When I tell people in New York that I am from South Texas, it’s usually apparent that they have no idea what that means, or how it sets me apart, other than I might be a Republican (I’m not), I might have had some good Tex-Mex in my time (yes, certainly) and I probably knew who Selena was before she died and was played by J. Lo in a movie (yes).
I also have grown up around colonias, which the New York Times wrote about today. “Colonias” is a nice word for South Texas shanty towns. They are mostly along the border, but, in fact, they are everywhere in South Texas. Growing up in Corpus Christi I knew lots of poor people, but my closest encounter with true colonia residents was after college, as a local newspaper reporter covering medical and health issues. From time to time, I needed to visit people who lived either in a colonia, or one step up (a home with indoor plumbing and electricity, but with residents too poor to afford those services). It was not hard to see how poverty exacerbated preventable, treatable health conditions; I won’t ever forget a woman I met who was dying of cervical cancer.
At any rate, I found the timing of the NYT article interesting; just last night, I was thinking of colonia residents while I watched “60 Minutes,” which aired a report on Nicholas Negroponte, a wealthy technology guru who has started a program called “One Laptop Per Child.” Children in poor countries — not the U.S. — will be provided with a durable, cheap but highly capable laptop in order “to ensure that all school-aged children in the developing world are able to engage effectively with their own personal laptop, networked to the world, so that they, their families and their communities can openly learn and learn about learning.”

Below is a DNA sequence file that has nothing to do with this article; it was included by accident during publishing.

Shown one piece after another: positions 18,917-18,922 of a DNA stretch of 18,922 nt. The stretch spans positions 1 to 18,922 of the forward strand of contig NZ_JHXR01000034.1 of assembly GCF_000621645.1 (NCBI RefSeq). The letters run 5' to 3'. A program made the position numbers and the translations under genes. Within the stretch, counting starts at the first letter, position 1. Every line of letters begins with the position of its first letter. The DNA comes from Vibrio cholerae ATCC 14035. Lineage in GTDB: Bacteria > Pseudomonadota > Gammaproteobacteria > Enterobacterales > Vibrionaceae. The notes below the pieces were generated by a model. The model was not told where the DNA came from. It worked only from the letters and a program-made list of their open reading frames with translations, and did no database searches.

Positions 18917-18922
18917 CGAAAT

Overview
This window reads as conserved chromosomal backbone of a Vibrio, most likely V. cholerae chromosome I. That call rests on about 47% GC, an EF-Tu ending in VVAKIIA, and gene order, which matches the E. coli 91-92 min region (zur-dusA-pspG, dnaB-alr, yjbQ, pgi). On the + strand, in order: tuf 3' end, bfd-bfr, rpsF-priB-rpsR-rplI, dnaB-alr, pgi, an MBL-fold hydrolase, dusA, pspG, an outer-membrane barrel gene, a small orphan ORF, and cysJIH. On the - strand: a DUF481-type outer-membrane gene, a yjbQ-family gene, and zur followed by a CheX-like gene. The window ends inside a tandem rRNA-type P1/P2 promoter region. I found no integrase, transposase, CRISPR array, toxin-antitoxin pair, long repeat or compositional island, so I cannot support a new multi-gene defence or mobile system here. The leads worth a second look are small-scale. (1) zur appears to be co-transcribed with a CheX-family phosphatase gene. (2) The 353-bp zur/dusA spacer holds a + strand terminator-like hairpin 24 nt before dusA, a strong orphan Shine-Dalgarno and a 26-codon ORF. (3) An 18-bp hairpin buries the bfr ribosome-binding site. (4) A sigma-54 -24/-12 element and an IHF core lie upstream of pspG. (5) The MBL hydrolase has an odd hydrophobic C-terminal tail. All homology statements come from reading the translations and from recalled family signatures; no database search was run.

OK, fine. I’m all for children learning, especially poor children. But the program ended on a sour note for me. The reporter turned to the camera, and said, “Would you like to get your child one of these new laptops? Negroponte says they will be for sale soon, but you’ll have to buy two: One for your kid, and one for a kid in a poor country.”
What about the poor kids in our country? Don’t they deserve free laptops, too?